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United States v. Lipowitz


decided: October 10, 1968.


McLaughlin, Kalodner and Aldisert, Circuit Judges.

Author: Per Curiam

In seeking a new trial following his conviction for bank robbery under the federal bank robbery statutes, 18 U.S.C. ยง 2113(a), (b) and (d), Robert William Muller complains that the introduction of eye-witness identification testimony and certain statements made by his co -defendants violated his constitutional rights.

At his trial a teller employed by one of the victimized banks identified Muller as one of the robbers.*fn1 Cross-examination disclosed she had previously viewed and identified the defendant at his arraignment when he was not represented by counsel. At the arraignment, the government had requested several tellers to sit in the courtroom to determine if they could recognize any of the men in the courtroom. This "lineup"*fn2 took place prior to the Supreme Court's decisions in United States v. Wade, 388 U.S. 218, 87 S. Ct. 1926, 18 L. Ed. 2d 1149 (1967), Gilbert v. State of California, 388 U.S. 263, 87 S. Ct. 1951, 18 L. Ed. 2d 1178 (1967) and Stovall v. Denno, 388 U.S. 293, 87 S. Ct. 1967, 18 L. Ed. 2d 1199 (1967).*fn3

Appellant contends that the principles enunciated in these decisions require a reversal of his conviction, notwithstanding the Supreme Court's declaration in Stovall that its principles apply only to "those cases and all future cases which involve confrontations for identification purposes conducted in the absence of counsel after this date [June 12, 1967]." 388 U.S. at 296, 87 S. Ct. at 1967. Appellant's interpretation ignores the clear and unambiguous language of the court. As this court has already decided in U.S. ex rel. Bennett v. Myers, 381 F.2d 814 (3 Cir. 1967): "the doctrine of the Wade and Gibert cases is prospective only and its application is limited to cases in which lineups without counsel occurred after June 12, 1967." 381 F.2d at 816.

We are convinced that the question of the witness' identification was properly presented to the jury within the framework of constitutional standards. We do not agree with the appellant's contention that the conduct of the pre-trial identification was unnecessarily suggestive and conducive to irreparable mistaken identification as to deny him due process of law.*fn4 The record does not disclose that "totality of circumstances" amounting to a denial of due process, and the procedure here did not offend those "canons of decency and fairness"*fn5 as was found in Palmer v. Peyton, 359 F.2d 199, 202 (4 Cir. 1966).*fn6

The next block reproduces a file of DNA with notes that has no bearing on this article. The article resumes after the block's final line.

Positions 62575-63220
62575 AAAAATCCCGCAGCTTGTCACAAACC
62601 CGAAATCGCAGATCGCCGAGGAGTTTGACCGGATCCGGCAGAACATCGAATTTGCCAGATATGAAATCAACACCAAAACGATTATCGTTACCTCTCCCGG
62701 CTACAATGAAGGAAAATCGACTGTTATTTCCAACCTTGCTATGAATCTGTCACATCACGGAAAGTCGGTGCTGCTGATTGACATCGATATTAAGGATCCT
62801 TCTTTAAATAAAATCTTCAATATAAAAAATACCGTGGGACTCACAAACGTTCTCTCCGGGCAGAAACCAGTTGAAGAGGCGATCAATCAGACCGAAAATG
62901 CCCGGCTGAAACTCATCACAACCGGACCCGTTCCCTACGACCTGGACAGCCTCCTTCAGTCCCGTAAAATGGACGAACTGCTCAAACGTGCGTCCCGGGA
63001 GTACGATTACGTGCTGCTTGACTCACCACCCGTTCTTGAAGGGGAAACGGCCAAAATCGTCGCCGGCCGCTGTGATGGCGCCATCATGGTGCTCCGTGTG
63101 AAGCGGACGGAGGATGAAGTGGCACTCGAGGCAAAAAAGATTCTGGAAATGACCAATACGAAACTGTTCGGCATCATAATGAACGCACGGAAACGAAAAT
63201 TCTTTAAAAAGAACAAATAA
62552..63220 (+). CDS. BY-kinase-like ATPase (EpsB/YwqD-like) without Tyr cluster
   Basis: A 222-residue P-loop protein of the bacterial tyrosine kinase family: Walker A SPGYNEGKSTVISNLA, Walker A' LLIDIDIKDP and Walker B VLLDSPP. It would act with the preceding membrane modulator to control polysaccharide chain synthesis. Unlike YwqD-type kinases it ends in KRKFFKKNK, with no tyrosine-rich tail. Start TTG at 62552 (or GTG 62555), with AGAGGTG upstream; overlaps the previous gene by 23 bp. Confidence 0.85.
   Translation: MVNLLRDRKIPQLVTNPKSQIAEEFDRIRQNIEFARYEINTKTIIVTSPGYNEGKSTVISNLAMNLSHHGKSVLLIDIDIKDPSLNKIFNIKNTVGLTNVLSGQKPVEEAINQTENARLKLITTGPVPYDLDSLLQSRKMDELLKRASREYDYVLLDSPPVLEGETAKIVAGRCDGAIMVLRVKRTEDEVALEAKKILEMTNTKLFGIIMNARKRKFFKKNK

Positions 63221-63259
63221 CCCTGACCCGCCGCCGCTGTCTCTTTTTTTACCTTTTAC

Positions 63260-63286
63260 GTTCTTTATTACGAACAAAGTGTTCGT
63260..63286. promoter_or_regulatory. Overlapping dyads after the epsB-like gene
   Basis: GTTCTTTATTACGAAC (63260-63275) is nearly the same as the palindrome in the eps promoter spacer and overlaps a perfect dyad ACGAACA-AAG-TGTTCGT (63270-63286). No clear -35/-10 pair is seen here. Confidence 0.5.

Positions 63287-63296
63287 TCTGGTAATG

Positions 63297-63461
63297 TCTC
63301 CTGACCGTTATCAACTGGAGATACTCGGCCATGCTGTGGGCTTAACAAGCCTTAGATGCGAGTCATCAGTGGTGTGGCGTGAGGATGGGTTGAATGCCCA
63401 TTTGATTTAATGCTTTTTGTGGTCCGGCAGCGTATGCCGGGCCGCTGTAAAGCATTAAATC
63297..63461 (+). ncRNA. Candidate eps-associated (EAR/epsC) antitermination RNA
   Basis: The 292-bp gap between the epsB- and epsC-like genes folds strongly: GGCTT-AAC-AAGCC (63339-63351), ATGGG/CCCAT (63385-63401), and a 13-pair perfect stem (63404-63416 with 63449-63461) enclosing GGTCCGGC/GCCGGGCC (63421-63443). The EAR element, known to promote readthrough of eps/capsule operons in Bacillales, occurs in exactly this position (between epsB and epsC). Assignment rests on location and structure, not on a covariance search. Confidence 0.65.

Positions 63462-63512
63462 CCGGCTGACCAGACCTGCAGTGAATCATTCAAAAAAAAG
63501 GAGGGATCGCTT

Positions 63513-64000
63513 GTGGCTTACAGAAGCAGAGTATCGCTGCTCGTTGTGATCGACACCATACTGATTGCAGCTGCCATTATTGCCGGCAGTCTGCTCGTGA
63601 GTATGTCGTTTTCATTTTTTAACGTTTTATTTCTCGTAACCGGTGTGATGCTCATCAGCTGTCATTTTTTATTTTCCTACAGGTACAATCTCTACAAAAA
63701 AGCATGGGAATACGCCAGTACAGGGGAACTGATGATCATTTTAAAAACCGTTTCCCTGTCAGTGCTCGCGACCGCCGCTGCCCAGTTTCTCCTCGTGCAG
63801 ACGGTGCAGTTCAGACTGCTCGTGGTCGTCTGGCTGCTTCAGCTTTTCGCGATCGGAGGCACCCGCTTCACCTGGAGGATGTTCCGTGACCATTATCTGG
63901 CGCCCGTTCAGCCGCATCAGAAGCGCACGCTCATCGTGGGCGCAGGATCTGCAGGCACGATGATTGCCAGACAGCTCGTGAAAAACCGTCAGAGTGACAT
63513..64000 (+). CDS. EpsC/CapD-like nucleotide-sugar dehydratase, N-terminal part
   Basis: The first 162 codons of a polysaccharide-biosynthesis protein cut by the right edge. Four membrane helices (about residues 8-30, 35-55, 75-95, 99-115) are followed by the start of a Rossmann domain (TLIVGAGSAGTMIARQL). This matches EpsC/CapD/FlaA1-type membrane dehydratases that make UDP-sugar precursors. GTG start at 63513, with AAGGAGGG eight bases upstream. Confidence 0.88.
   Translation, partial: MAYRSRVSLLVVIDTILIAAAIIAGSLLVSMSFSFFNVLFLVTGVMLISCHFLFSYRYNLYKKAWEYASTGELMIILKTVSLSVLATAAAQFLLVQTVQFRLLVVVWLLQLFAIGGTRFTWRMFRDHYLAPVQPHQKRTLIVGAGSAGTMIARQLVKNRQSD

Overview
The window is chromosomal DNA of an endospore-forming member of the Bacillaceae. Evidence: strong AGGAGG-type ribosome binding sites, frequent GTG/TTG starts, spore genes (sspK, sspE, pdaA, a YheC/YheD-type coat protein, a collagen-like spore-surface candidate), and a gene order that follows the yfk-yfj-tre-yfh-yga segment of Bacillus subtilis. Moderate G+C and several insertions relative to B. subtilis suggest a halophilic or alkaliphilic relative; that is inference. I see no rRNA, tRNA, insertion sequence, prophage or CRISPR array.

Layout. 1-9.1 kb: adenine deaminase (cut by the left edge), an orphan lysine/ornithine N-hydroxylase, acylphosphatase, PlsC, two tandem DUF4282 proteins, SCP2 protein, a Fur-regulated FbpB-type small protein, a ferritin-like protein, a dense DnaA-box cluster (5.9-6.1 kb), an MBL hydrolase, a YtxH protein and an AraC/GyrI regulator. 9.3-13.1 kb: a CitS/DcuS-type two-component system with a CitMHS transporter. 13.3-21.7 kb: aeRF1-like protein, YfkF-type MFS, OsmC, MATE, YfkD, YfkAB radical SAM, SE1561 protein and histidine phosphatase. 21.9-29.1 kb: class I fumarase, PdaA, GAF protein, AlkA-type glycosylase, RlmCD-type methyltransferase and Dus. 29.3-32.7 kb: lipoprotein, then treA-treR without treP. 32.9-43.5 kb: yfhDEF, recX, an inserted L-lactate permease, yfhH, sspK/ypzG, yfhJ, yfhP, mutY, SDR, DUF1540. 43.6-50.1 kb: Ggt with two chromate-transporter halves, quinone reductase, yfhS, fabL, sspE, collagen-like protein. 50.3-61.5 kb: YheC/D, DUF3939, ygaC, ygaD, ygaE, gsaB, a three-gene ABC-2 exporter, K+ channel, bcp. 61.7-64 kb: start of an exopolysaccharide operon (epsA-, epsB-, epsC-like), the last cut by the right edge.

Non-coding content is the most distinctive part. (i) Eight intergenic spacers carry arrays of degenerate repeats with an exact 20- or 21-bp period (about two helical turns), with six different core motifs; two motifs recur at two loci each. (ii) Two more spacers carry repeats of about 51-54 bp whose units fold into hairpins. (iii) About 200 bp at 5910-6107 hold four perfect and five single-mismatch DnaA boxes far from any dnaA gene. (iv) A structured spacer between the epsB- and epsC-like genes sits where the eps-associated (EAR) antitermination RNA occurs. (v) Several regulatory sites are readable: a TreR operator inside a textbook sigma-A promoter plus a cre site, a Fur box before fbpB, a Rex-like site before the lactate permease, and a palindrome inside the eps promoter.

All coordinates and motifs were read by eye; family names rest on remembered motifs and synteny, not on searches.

Appellant also assigns as error the introduction of testimony by a government witness concerning extrajudicial statements made by a co-defendant mentioning the appellant's name.*fn7 The witness testified that the co-defendant Smith had told him that someone had signed a statement implicating Smith in the robbery. This testimony then followed:

"He said that he is pretty sure that Lipowitz signed a statement on him, so I told him 'Are you sure it wasn't Muller?' He said, 'No, he knows Muller, and knew him for a long time, and Lipowitz was the green one, and that he figured it had to be Lipowitz that told on him.'"

Following the reception of this testimony, the trial judge ordered the witness' entire testimony stricken as to all defendants and carefully and emphatically instructed the jury to disregard it completely.*fn8

It is appellant's contention that the introduction of this testimony was prejudicial and requires a new trial under the authority of the Supreme Court's recent holding in Bruton v. United States, 391 U.S. 123, 88 S. Ct. 1620, 20 L. Ed. 2d 476 (1968).*fn9 In Bruton, the Supreme Court held that the introduction at a joint trial of a defendant's extrajudicial confession, implicating a co-defendant, violated the co-defendant's right of cross-examination secured by the confrontation clause of the Sixth Amendment, despite specific limiting instructions by the trial judge as to the restricted use the jury might make of such a confession.

The facts presented in the instant appeal materially differ from the facts and holding in Bruton. Here, the entire testimony of the witness was stricken and the jury specifically instructed to disregard it as to all defendants. In Bruton, the testimony was received into evidence, allowing the jury to weigh its credibility and impact for a limited purpose, but not allowing the incriminated defendant his constitutional right to impugn the source of the testimony through cross-examination. Furthermore, the substance of the testimony introduced in the present case was of such a minor character as not to constitute the type of prejudice as was found in Bruton when an entire confession of a co-defendant was introduced. Any prejudice which may have resulted in the instant case was so insignificant as to constitute harmless error as that doctrine is enunciated in Chapman v. State of California, 386 U.S. 18, 87 S. Ct. 824, 17 L. Ed. 2d 705 (1967).

Similarly, we have found no merit to the other assignments of error which have been ably briefed and argued.

The judgment of conviction will be affirmed.



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